Years and years ago, I saw Les Miserables on the stage in London. So I knew the story, and I knew I was going to cry (a lot) before I ever set foot in the movie theater. I have always wanted to read the book too, but alas, the 1,500 pages smoked me out. I know, I'm a wimp.
I'd read quite a few reviews beforehand, and the critics were either ambivalent about it or really loathed it. There was all this singing, some of it not well done, pandering for Oscars, road-show carnival, blah blah blah. Entertainment Weekly showed up at the screening already pissed off and ready for battle before they heard one note. What a mean-spirited review. (See if I renew my subscription! Freaking Commies.)
But it brings forth a good question. How does one separate the story, which is impossible not to love, people, and the actual movie production? I'm not sure if I can answer that. I suppose that is why I am not a movie reviewer. Because to see the movie is to have it invade your soul and take up space where the tears are stored, thus squeezing out everything.
So, brief summary for a complicated plot. Convicted bread thief Valjean (Jackman) is released on parole, and is giving a fresh start from a loving bishop. But in order to start fresh, he disappears (ignoring parole) and is forever hunted down by Captain Javert (Crowe). Valjean becomes successful and selflessly lives every moment of his life trying to give back to those in need, including Fantine, a young woman who prostitutes in order to send money to a unsavory couple who cares for her little girl. On Fantine's deathbed, Valjean promises to adopt the little girl, Cosette, and give her the best possible life. Once Cosette becomes a young woman (Seyfried), she falls in love with a student revolutionary (Redmayne), and the lives of all of them become inexorably entwined.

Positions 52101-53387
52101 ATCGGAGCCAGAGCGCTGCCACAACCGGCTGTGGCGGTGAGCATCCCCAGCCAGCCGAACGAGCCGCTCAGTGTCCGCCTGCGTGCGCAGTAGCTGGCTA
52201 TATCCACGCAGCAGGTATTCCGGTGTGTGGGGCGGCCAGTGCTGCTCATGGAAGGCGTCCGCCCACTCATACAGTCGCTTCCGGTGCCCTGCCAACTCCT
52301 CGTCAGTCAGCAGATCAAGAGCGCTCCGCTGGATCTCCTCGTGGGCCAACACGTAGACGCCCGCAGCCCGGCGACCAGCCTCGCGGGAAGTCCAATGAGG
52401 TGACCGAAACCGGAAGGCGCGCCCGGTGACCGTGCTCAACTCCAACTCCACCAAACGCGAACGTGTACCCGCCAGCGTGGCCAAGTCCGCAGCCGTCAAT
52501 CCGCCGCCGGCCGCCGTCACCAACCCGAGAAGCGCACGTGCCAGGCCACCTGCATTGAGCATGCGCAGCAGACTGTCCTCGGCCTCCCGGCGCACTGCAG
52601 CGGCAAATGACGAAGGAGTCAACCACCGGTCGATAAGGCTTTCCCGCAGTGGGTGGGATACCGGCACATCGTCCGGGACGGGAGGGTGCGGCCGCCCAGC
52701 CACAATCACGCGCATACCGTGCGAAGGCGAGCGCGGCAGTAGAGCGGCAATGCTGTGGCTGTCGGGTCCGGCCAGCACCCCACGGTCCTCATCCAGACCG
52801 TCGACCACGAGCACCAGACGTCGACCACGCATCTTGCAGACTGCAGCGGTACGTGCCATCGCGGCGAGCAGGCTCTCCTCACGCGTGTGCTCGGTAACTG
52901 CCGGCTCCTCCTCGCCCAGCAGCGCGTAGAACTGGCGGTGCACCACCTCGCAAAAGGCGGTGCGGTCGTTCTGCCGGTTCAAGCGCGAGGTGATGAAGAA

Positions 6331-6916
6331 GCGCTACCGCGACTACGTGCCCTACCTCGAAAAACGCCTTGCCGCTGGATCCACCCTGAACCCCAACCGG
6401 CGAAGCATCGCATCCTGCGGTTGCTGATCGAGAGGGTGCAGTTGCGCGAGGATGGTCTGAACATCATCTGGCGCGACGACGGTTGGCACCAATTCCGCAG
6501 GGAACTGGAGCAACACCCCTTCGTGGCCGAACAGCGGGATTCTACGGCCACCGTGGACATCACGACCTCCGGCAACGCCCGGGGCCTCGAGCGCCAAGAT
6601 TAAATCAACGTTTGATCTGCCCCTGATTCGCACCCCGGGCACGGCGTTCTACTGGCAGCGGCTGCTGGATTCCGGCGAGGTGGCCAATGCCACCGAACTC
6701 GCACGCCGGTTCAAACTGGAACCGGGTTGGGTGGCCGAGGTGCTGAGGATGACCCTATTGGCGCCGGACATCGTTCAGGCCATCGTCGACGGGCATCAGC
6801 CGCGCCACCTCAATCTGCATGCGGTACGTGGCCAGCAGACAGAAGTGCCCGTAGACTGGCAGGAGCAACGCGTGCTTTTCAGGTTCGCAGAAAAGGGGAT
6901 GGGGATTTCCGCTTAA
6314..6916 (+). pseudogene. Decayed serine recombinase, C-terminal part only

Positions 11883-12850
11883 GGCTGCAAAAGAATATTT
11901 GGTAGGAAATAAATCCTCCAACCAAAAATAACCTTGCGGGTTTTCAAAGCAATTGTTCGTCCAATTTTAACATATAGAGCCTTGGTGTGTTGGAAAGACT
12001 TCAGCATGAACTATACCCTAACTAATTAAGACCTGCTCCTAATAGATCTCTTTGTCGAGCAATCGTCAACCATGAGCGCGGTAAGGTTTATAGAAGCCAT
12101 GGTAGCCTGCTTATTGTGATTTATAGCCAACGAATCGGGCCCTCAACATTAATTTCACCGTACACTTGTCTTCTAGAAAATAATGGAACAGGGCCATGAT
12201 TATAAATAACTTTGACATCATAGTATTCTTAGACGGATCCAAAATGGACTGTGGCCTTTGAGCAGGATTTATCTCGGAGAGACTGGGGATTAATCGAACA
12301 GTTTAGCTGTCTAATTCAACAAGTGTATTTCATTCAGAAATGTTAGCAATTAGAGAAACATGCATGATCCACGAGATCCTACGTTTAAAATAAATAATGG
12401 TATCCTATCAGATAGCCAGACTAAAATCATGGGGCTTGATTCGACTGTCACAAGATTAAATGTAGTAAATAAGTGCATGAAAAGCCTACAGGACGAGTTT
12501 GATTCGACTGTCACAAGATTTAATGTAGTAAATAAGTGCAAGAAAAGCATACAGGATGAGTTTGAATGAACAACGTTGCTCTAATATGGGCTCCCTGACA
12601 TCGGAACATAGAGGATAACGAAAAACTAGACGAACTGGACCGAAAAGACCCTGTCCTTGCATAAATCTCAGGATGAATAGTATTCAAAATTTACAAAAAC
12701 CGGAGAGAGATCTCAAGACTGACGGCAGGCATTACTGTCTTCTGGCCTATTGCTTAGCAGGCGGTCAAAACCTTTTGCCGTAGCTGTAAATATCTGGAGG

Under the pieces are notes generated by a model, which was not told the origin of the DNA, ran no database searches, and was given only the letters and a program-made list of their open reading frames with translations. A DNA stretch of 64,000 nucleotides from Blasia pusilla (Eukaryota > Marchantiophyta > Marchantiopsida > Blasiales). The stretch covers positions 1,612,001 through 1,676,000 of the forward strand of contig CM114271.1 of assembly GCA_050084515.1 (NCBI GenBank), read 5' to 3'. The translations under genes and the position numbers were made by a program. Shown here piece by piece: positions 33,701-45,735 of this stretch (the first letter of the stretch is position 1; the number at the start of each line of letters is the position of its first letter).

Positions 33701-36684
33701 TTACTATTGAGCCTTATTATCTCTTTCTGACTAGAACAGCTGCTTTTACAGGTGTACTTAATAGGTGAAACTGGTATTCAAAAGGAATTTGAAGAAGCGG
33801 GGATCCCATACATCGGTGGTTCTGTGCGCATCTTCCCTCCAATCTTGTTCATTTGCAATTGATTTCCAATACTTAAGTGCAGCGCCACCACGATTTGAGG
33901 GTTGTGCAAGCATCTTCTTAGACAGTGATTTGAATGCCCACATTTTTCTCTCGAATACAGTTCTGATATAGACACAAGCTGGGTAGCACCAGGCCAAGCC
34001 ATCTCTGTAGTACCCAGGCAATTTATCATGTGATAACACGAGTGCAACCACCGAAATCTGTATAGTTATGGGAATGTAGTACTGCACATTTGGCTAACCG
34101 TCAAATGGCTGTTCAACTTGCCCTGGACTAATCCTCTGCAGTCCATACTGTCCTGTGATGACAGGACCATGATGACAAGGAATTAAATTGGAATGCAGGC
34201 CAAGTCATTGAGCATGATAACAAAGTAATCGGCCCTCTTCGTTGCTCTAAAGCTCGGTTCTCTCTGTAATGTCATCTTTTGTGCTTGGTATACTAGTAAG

I thought all the singing (every word in the movie is sung) would bother me but it didn't. Not everyone is a Broadway-caliber entertainer here, please understand. But they all performed their own work, they were in key, and after awhile I didn't even notice it. Russell Crowe has gotten so much crap over his performance and his singing, it makes me sick. Is singing his thing? No, of course not! But it is not that bad. He was the antagonist who eventually finds his moral code, and that particular transformation was moving to me. I really have no wish to hear any more about his dyspeptic facial expressions or his "Cap'n Crunch" costuming - like that hat and epaulets are HIS fault.
The performances by Hathaway and Jackman were superb. My God, just rip my heart out and stomp on it. If you have heard a rumor that you might cry harder at the movie than at a funeral, take heed. Jackman had a few issues with his singing as well, but his raw emotion (and devastating good looks) compensates for them. And of course, as I'm sure you all know at this point, Hathaway knocks it right out of the park, despite the fact that her on-screen time is minimal. Dare you not to lose it when she sings (or as EW so sweetly describes it, warbles) "I Dreamed a Dream". Plus she has her hair cut live in one of the scenes, and she loses 25 pounds for the role. No small feat, this.
The use of Sacha Baron Cohen and Helena Bonham Carter for comic relief as Cosette's swindling caretakers worked well. They were over-exaggerated, nasty and hilarious, as both of them do so well. It provides that tiny bit of farce that lightens an otherwise heavy load.
The costumes were gorgeous. Costuming is not something I usually notice. I live in t-shirts and jeans and flip flops so a fashion maven I am not. But all that silk, lace, ruffles and rags were stunning to the eye.
I know many people have been on the fence about seeing this movie, with concerns about the length (close to 3 hours with previews) and the singing, but I left the movie feeling that everyone should give this film a try. It so touched my heart. It does have a PG-13 rating, with some bloodshed and prostitution. My biggest concern, though, for an appropriately-aged kid would be whether they would understand what was going on. I saw my daughter's eyes glaze over a few times.
Resist the haters. Bring the tissues. And enjoy.
5 out of 5 stars